By Nick Mattos, PQ Monthly
A group of U.S. Senators led by Jeff Merkley (D-OR) have sent a letter to President Obama urging him to issue an executive order protecting LGBTQ people from employment discrimination. The Washington Post's Plum Line reports that thirty-seven U.S. Senators have issued a letter to President Obama urging him to issue an executive order for the Employee Non-Discrimination Act (ENDA) barring federal contractors from discriminating against gay, lesbian, and transgendered individuals. While EDNA has languished in Congress for years, Obama has not yet chosen to use his executive authority to circumvent Congress on the issue. The letter, signed by Senators from across the nation, calls for the President to live up to his recent statements about the need to secure civil rights for LGBTQ individuals as well as his right to utilize executive authority when it fails to act in a timely manner on pressing issues. The letter reads, in part:
[Y]ou are in a position to protect millions of American workers immediately by including sexual orientation and gender identity alongside long-standing anti-discrimination protections. As you know, ENDA would prohibit most workplaces in the United States from discriminating against potential and existing employees on the basis of their sexual orientation or gender identity. From our perspective, ENDAâ€™s premise is simple: it would make federal law reflect the basic principle that Americans should be judged on their skills and abilities in the workplace, and not on irrelevant factors such as their sexual orientation or gender identity.In addition to Oregon's own Jeff Merkley and Ron Wyden, signatories to the letter also include Senators Tom Harkin, Patty Murray, Christopher Coons, Jeanne Shaheen, Mazie Hirono, Sheldon Whitehouse, Richard Blumenthal, Patrick Leahy, Barbara Boxer, Tom Udall, Al Franken, Dianne Feinstein, Claire Mccaskill, Tammy Baldwin, Martin Heinrich, Kirsten Gillibrand, Carl Levin, Elizabeth Warren, Frank Lautenberg, Amy Klobuchar, Barbara Mikulski, Sherrod Brown, William Cowan, Mark Udall, Richard Durbin, Bernard Sanders, Charles Schumer, Brian Schatz, Mark Begich, Mark Warner, Debbie Stabenow, Benjamin Cardin, Jack Reed, Robert Casey, and Robert Menendez. Plum Line's Greg Sargent considers the potential impacts of an executive order, and why it would be such a dramatic sign of the times:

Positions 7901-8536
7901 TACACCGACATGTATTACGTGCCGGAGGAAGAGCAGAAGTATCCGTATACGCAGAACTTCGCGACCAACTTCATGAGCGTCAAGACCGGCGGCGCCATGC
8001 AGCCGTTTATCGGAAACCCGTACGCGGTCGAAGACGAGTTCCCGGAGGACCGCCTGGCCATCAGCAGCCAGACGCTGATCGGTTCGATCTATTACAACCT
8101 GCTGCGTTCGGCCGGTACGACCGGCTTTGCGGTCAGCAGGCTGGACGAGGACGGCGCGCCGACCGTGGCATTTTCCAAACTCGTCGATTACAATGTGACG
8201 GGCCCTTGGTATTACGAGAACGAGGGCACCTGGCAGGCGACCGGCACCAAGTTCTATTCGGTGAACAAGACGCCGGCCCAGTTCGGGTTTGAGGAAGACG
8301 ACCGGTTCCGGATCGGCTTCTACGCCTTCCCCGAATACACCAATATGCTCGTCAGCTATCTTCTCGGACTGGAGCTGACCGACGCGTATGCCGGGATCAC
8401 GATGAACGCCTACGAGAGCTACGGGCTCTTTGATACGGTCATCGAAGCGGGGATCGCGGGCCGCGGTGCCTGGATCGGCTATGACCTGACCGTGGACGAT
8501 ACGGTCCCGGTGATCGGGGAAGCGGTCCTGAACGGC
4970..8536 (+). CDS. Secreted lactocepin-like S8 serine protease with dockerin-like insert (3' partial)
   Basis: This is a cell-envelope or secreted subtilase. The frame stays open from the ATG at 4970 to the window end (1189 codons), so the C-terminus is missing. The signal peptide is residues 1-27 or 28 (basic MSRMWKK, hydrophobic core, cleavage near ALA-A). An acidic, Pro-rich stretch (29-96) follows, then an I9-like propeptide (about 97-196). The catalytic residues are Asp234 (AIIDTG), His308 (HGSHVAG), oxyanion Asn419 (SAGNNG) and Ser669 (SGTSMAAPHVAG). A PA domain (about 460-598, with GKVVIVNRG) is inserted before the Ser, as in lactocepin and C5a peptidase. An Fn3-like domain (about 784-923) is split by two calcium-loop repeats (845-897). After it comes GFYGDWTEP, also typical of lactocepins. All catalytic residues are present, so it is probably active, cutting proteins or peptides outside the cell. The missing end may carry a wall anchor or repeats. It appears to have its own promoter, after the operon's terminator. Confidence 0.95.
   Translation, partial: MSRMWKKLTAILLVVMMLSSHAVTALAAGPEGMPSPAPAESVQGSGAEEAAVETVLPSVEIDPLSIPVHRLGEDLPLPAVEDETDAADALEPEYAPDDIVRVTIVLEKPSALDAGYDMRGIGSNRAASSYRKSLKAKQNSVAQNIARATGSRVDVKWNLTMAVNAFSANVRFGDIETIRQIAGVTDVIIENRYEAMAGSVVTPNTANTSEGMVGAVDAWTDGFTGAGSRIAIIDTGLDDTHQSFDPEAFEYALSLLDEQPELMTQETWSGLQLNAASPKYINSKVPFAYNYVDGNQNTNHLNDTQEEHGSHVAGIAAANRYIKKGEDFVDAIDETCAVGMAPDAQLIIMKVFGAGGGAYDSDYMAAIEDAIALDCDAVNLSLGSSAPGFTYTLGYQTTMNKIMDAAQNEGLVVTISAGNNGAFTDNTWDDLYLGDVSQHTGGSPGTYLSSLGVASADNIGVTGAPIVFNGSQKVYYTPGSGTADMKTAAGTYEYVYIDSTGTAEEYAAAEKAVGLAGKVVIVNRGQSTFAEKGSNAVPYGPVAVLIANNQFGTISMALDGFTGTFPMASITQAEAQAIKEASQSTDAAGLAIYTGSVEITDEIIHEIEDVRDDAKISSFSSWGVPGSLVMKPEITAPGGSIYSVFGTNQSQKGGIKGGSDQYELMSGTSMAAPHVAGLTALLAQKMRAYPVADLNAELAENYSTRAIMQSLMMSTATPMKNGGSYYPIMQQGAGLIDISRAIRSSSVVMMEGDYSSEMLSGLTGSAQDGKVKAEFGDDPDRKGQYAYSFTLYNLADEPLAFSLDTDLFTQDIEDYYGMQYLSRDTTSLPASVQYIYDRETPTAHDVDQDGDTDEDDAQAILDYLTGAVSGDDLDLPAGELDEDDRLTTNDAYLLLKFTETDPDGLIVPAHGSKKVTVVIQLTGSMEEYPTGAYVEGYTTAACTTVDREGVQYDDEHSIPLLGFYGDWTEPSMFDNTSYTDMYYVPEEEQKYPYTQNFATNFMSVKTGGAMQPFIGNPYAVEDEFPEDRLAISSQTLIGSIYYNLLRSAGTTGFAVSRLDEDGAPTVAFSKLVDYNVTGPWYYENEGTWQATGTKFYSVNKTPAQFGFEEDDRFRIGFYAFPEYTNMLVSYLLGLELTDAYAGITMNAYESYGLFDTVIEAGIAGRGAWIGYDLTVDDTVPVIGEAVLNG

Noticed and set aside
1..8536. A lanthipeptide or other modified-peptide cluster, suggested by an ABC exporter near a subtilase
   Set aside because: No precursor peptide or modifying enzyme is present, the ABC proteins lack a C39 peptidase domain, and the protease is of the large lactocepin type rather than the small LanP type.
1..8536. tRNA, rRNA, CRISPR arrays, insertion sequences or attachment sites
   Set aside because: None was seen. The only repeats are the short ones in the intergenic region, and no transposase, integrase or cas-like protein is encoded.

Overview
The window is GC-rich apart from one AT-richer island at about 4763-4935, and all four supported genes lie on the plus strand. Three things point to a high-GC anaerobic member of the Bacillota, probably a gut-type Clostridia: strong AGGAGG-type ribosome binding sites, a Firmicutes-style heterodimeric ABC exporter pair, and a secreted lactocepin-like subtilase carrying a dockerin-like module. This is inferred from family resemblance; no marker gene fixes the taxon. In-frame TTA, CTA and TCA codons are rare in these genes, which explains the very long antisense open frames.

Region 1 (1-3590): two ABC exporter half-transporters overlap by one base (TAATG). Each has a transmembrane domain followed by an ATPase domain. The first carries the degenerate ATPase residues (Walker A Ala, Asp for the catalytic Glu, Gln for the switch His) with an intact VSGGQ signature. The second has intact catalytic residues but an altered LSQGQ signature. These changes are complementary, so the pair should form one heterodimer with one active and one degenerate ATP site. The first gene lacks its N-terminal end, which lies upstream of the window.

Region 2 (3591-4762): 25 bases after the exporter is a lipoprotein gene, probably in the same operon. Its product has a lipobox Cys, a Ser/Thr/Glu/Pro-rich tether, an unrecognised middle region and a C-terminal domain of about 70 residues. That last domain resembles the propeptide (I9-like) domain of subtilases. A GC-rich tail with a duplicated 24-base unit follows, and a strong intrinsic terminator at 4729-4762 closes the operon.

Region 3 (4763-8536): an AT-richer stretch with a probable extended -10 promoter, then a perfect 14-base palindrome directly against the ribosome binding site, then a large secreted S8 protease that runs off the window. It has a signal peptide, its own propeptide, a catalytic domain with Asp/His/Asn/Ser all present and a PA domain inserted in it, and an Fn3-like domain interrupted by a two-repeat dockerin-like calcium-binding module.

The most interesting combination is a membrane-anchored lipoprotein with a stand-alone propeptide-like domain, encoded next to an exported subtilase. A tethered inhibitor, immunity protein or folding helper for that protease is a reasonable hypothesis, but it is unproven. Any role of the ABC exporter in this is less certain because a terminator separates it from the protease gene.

Such a move by Obama would be enormous. The American Civil Liberties Union recently argued that it could help â€œcreate a tipping point moment with employment protections based on sexual orientation and gender identity.â€ When combined with current workplace protections on the state and federal level, the ACLU argued, an executive order of this kind â€œwould likely mean that, for the first time in history, more than half of all American workers would have legally binding workplace rights.â€ A Post editorial last year noted that such a move would extend protections to some 16.5 million employees who work for contractors that donâ€™t have non-discrimination policies that extend to sexual orientation. Obama deserves tremendous credit for ending Donâ€™t Ask Donâ€™t Tell; for no longer defending the Defense of Marriage Act in court; for being the first American president to come out for gay marriage; and for using his Inaugural Address to call for full equality for gay and lesbian Americans before the law. At a time when the Supreme Court is preparing to hear cases (involving DOMA and Prop 8) that could have far reaching consequences for gay rights, an ENDA executive order would send another resounding message that the culture is changing, and would constitute another step towards making the ideal of full equality before the law a reality.Speaking of messages â€” it may be an appropriate time to contact Senators Merkley and Wyden to thank them for their bold support of an executive order for ENDA, don't you think?